Referring now the Drawings

In the illustrated preferred embodiment, the broadhead point of the invention, shown generally at 10, includes a forward leading small penetrating tip portion, shown generally at 12 and a trailing, larger, cutting blade portion shown generally at 14.

Penetrating tip 12 comprises fixed blades 18 with a common leading point 22. The blades 18 extend rearwardly and outwardly from the point 22 and are affixed to and project from a ferrule 26.

Ferrule 26 is cone-shaped and is flared outwardly from a small end 28 to a leading shoulder 30. Leading shoulder 30 extends outwardly and rearwardly from ferrule 26 to engage a trailing shoulder 32. Trailing shoulder 32 extends rearwardly and inwardly from shoulder 30 to engage a sleeve 34.

Multiple larger cutting blades 40 are fixed to and project equidistantly from around sleeve 34. The rearwardly extending cutting edges of the blades 40 project outwardly to a greater extent than the smaller fixed penetrating blades 18 project from ferrule 26.

Sleeve 34 is threaded, using threaded shaft 48, into or is otherwise conventionally attached to the end 42 of an arrow shaft 44. The opposite end 46 of arrow shaft 44 has a nock 50 and conventional multiple vanes 52 that will impart rotation to the arrow during flight.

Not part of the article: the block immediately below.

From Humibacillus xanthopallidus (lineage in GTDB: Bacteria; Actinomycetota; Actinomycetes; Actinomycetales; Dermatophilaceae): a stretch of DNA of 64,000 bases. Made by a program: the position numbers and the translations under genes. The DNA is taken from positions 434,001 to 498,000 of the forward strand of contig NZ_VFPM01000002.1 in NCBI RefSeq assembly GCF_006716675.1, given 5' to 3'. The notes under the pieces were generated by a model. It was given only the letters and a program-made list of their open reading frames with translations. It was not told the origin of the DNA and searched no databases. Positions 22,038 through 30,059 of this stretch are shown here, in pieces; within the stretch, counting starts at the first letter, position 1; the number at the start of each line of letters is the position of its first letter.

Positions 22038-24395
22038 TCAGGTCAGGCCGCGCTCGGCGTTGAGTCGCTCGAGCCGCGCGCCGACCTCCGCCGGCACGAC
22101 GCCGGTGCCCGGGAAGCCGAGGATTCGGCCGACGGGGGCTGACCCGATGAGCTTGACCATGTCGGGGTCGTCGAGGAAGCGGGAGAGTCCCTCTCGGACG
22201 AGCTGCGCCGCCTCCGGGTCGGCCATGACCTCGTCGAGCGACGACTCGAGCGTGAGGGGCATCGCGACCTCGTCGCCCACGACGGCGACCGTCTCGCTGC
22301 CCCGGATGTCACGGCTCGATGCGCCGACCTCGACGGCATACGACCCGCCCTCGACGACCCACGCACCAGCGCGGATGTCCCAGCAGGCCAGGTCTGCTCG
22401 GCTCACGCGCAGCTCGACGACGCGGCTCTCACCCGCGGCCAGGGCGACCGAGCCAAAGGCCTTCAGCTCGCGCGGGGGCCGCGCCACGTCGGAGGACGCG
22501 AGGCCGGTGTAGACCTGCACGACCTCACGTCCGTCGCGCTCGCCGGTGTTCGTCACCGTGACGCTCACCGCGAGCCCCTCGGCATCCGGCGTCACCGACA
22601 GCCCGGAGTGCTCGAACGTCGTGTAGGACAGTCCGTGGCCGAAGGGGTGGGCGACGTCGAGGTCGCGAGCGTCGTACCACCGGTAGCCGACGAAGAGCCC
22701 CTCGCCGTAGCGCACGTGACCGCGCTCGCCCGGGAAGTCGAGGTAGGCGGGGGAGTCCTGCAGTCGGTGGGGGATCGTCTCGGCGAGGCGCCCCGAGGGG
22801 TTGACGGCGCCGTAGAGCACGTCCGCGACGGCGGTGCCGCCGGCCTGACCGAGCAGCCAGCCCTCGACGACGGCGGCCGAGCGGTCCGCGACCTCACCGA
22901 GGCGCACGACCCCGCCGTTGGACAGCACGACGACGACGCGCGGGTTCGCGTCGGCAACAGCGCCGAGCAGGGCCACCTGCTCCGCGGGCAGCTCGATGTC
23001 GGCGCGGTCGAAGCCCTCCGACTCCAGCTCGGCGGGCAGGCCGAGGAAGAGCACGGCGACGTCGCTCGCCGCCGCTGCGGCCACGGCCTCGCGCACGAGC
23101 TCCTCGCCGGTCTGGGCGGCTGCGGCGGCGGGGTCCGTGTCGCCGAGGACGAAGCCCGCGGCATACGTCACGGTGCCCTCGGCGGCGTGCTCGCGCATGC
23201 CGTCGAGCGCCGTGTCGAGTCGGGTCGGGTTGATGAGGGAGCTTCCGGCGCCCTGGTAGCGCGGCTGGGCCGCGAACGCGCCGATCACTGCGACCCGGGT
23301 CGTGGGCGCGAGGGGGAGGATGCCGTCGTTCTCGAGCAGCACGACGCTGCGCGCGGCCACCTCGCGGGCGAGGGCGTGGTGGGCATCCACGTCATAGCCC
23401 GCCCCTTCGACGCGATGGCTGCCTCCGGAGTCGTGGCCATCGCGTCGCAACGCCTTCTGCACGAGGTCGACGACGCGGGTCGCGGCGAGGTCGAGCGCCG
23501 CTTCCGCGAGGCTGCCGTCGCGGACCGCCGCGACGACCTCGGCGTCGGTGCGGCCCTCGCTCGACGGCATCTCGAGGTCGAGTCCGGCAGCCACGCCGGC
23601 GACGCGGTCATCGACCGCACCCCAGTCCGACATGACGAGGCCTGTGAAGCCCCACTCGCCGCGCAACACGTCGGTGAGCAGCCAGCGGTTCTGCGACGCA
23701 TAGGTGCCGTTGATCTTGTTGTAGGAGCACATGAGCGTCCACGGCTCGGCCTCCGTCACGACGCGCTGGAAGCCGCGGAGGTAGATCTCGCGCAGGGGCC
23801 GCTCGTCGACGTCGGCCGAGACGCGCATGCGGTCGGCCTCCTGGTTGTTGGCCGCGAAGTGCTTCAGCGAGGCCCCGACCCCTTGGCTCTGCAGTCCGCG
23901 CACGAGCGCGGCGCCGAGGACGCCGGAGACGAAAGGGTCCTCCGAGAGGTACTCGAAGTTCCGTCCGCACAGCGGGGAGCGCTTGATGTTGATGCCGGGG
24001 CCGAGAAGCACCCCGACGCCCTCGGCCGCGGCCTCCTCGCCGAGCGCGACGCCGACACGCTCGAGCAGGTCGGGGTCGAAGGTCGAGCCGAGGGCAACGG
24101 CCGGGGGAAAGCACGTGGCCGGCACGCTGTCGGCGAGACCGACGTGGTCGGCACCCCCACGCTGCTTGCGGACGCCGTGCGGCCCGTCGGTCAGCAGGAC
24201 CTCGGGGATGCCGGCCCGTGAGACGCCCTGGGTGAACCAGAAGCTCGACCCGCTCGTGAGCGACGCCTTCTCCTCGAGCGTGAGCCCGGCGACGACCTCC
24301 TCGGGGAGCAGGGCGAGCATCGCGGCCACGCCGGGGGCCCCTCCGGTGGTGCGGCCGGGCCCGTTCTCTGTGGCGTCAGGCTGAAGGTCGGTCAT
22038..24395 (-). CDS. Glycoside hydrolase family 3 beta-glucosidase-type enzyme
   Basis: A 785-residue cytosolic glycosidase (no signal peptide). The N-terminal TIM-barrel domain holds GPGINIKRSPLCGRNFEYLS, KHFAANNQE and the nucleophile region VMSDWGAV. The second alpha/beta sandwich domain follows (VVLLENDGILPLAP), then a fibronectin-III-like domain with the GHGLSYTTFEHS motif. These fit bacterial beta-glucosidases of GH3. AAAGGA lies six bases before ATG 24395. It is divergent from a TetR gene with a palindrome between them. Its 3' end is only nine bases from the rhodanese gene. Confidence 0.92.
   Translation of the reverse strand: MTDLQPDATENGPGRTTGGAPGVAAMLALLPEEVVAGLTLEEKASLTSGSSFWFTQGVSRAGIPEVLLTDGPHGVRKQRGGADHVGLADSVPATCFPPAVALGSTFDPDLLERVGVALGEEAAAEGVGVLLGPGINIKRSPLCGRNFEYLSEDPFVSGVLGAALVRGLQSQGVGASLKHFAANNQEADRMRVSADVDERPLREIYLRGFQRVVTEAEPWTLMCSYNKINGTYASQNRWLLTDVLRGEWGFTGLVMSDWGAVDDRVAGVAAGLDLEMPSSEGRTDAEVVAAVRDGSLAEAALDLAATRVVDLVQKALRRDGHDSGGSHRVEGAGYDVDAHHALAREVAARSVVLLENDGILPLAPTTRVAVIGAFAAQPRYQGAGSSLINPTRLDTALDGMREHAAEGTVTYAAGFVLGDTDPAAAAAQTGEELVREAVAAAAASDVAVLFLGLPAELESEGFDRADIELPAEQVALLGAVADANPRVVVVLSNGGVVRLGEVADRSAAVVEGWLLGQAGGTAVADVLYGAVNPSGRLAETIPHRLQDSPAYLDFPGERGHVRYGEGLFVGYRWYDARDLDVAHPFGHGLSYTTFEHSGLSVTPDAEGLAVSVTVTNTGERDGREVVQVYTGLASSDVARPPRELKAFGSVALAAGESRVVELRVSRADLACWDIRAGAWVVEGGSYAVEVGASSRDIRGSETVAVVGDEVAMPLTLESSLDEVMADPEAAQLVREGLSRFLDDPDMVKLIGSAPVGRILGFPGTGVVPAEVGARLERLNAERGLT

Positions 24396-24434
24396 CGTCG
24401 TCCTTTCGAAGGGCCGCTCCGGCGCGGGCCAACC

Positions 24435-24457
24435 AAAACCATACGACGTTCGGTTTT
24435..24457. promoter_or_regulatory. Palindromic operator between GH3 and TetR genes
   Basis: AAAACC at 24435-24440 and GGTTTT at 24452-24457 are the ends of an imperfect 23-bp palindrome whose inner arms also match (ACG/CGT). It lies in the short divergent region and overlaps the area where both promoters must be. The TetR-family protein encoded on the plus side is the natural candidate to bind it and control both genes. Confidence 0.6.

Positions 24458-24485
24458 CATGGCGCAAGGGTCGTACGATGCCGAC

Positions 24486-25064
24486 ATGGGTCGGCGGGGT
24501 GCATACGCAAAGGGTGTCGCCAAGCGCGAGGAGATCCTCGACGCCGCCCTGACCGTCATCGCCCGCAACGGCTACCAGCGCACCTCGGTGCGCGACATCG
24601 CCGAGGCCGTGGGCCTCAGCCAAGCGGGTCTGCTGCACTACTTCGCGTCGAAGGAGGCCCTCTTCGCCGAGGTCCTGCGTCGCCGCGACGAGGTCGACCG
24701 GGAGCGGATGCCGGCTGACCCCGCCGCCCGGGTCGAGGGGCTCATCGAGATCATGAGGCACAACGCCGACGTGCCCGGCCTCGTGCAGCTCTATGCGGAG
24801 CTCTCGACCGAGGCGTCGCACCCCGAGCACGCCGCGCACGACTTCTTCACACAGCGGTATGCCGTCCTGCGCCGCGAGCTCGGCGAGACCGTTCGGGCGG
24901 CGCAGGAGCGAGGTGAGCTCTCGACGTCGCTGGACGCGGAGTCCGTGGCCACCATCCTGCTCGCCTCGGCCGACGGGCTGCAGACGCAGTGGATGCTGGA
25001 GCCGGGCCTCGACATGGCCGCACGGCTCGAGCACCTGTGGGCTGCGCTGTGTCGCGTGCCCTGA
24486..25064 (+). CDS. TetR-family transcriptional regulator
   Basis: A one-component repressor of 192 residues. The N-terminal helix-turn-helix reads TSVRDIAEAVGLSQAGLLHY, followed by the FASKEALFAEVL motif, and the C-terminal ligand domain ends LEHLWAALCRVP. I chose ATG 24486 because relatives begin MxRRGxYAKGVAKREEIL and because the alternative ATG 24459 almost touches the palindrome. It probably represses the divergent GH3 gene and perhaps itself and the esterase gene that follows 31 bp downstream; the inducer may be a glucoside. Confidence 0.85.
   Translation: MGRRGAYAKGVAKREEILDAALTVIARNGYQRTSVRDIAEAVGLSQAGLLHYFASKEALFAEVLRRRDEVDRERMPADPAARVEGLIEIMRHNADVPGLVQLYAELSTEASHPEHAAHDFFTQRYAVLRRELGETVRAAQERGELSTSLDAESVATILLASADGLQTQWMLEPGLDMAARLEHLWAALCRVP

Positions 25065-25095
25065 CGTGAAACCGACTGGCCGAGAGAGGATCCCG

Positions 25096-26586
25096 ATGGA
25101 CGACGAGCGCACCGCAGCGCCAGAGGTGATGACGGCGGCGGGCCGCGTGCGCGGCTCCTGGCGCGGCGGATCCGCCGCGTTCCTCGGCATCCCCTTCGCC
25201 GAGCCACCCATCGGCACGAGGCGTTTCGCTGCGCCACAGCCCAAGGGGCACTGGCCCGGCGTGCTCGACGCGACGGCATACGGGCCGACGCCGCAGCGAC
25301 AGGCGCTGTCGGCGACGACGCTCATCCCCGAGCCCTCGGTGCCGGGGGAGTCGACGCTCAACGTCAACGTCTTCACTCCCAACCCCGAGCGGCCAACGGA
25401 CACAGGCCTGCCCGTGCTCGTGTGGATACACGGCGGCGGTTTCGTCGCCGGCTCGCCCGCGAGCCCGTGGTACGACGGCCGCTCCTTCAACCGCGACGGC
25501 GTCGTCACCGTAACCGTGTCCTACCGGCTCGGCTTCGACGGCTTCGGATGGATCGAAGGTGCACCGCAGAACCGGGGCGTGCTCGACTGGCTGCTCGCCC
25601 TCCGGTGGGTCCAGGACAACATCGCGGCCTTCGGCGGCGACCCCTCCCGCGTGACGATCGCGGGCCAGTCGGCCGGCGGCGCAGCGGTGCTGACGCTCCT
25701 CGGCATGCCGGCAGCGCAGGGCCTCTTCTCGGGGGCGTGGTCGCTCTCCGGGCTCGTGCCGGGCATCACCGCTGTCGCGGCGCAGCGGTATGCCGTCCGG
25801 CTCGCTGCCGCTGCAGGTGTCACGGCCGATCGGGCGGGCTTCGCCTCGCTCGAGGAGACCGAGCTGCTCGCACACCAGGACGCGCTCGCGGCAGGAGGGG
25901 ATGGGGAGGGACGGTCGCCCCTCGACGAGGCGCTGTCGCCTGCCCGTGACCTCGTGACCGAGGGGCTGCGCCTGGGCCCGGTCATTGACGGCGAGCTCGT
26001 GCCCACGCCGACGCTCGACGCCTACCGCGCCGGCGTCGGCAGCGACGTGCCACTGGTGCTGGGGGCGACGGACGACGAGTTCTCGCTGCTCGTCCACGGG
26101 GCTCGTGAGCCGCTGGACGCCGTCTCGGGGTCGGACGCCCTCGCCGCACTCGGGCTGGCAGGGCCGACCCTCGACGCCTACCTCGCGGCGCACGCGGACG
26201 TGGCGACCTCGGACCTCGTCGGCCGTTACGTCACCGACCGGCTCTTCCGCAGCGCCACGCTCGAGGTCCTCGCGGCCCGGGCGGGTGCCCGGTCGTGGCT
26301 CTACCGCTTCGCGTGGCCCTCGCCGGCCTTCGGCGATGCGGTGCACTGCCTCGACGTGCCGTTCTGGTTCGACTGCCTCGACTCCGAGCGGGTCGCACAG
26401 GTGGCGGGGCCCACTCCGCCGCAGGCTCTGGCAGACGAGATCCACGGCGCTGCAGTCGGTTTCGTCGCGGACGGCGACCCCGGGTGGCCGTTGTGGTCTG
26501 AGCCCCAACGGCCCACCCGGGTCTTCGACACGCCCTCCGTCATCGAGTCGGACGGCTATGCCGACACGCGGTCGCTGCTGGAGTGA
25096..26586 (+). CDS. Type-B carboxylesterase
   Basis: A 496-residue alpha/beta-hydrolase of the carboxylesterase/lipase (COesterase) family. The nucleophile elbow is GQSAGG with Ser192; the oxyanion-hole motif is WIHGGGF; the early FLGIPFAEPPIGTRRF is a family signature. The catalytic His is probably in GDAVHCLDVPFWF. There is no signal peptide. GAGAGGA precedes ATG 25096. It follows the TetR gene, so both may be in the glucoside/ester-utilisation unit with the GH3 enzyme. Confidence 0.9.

As shown best in FIG. 5, air through which tip portion 12 is passed is illustrated by arrows 60. As shown, the air is directed over the tip 12 and into engagement with leading shoulder 30. Shoulder 30 is angled to direct the air shown by arrows 60 to just outside the outermost edges of the fixed cutting blades 40. Rotation of the arrow also results in a circular air flow, shown by arrows 62 as the fixed cutting blades rotate and act as paddles in the air.

The air shown by arrows 60, in flowing over shoulder 30 to outside of fixed cutting blades 40 creates an area 70 of reduced air pressure in advance of the traveling fixed cutting blades 40. The reduced pressure of area 70 allows the larger fixed vanes to “draft” behind the top 12 and shoulder 30. This reduces the air resistance otherwise encountered by the rotating fixed cutting blades and further results in increased arrow velocity and stability.

Although a preferred embodiment of our invention has been herein described, it is to be understood that the present disclosure is by way of example and that variations are possible without departing from the subject matter coming within the scope of the following claims, which subject matter we regard as our invention.